Betancourt arrives in France

July 4th, 2008 - 11:26 pm ICT by IANS  

DPA
Paris, July 4 (DPA) Former hostage Ingrid Betancourt arrived in Paris Friday as questions arose about the official story regarding her liberation. The French online news daily MediaPart Friday contradicted the account put forward by the Colombian government, that its agents had infiltrated the Revolutionary Armed Forces of Colombia (FARC) and freed Betancourt and 14 other hostages through a clever ploy.

MediaPart reported that it had learned the hostages had actually been freed through an agreement between Bogota and the FARC, in exchange for political asylum for FARC members in France and the payment of a ransom.

In addition, Swiss radio station Radio Suisse Romande (RSR), citing sources close to the events, reported that Colombian and US authorities had paid $20 million to the FARC guerrillas guarding Betancourt and the other hostages to obtain their freedom.

A spokesman for the French foreign ministry Friday denied that Paris had paid a ransom to obtain Betancourt’s release.

“The answer is no,” Eric Chevallier said, adding that France had not been informed about the military action that presumably led to Betancourt’s liberation.

After arriving at at Villacoublay military airport outside Paris and being greeted by President Nicolas Sarkozy and his wife Carla, the 46-year-old Beancourt said the Colombian agents who rescued her after she had spent more than six years in captivity were not armed.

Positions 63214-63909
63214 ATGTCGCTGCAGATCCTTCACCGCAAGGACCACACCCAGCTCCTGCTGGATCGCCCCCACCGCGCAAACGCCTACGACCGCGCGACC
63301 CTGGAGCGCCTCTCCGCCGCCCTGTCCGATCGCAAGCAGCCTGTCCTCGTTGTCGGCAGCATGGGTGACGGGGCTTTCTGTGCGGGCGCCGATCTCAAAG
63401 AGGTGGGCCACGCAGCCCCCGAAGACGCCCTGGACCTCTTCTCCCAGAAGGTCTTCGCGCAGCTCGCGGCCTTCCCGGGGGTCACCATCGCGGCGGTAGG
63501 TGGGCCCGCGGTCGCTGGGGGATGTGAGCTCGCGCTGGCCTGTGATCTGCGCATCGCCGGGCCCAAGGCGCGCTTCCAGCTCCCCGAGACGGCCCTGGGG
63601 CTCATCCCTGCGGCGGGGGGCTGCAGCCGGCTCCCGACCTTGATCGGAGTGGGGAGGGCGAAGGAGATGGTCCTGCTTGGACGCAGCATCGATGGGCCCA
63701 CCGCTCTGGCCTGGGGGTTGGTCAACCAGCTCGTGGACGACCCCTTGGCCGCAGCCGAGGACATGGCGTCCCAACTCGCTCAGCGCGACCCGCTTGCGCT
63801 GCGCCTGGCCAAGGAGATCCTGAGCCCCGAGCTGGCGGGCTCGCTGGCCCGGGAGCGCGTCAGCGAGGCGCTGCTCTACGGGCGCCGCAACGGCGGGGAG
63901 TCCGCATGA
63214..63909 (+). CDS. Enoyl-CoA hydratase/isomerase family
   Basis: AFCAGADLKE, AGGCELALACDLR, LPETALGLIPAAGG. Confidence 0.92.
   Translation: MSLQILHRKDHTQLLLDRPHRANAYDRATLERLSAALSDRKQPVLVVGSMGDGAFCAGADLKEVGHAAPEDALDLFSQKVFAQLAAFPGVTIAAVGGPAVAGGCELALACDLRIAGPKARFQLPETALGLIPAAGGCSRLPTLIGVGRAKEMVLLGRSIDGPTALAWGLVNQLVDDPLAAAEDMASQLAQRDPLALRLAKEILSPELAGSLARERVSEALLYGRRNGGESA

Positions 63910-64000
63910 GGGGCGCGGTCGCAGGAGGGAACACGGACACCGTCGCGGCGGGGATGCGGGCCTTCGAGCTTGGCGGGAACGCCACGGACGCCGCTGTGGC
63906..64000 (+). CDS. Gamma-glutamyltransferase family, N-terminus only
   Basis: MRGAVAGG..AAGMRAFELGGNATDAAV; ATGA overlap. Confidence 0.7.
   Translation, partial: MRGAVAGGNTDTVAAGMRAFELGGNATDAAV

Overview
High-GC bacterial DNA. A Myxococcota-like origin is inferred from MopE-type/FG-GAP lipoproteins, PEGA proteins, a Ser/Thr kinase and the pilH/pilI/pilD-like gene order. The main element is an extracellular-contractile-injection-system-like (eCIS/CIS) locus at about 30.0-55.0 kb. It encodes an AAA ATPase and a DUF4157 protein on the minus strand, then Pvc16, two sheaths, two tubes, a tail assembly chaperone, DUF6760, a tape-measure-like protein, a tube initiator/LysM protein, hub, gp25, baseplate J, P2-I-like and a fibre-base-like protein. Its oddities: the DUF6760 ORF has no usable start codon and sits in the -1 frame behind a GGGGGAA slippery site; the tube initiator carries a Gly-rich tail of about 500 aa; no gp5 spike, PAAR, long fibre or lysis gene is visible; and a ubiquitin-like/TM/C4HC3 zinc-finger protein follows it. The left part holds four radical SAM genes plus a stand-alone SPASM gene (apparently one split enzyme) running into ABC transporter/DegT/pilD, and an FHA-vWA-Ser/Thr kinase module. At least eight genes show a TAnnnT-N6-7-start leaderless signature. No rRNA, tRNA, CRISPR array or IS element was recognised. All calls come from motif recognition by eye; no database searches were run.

“There was not a single shot fired,” she said.

She said that she owed her life to the French insistence that Colombia undertake no armed military operation to rescue the hostages.

“This extraordinary, immaculate operation was also the product of your struggle,” she said. “France was opposed to any operation that threatened the lives of the hostages, and my life.”

“We have been waiting for this moment for a long time,” a delighted Sarkozy told Betancourt after her arrival. “All of France is happy that you are here. All of France admires your dignity.”

Betancourt replied, “I have dreamed for seven years to experience this moment”. Then addressing both Sarkozy and the French people, who had turned her plight into a national cause, she said, “I owe you everything”.

Betancourt was partly raised in France and has French citizenship through her first marriage. She was accompanied on the flight to Paris by her three children, her sister, her ex-husband Fabrice Delloye and French Foreign Minister Bernard Kouchner.

At the conclusion of her statement, she broke into tears, and said, “I cried out of grief for seven years. Today I am crying tears of joy”.

Later Friday Betancourt will attend a ceremony at the Elysee Palace with her family and the members of the French Betancourt Support Committee.

She will then go into seclusion for some time to be with her family, before meeting Pope Benedict XVI next week. She has also been invited to attend the French national holiday celebrations July 14.
DPA

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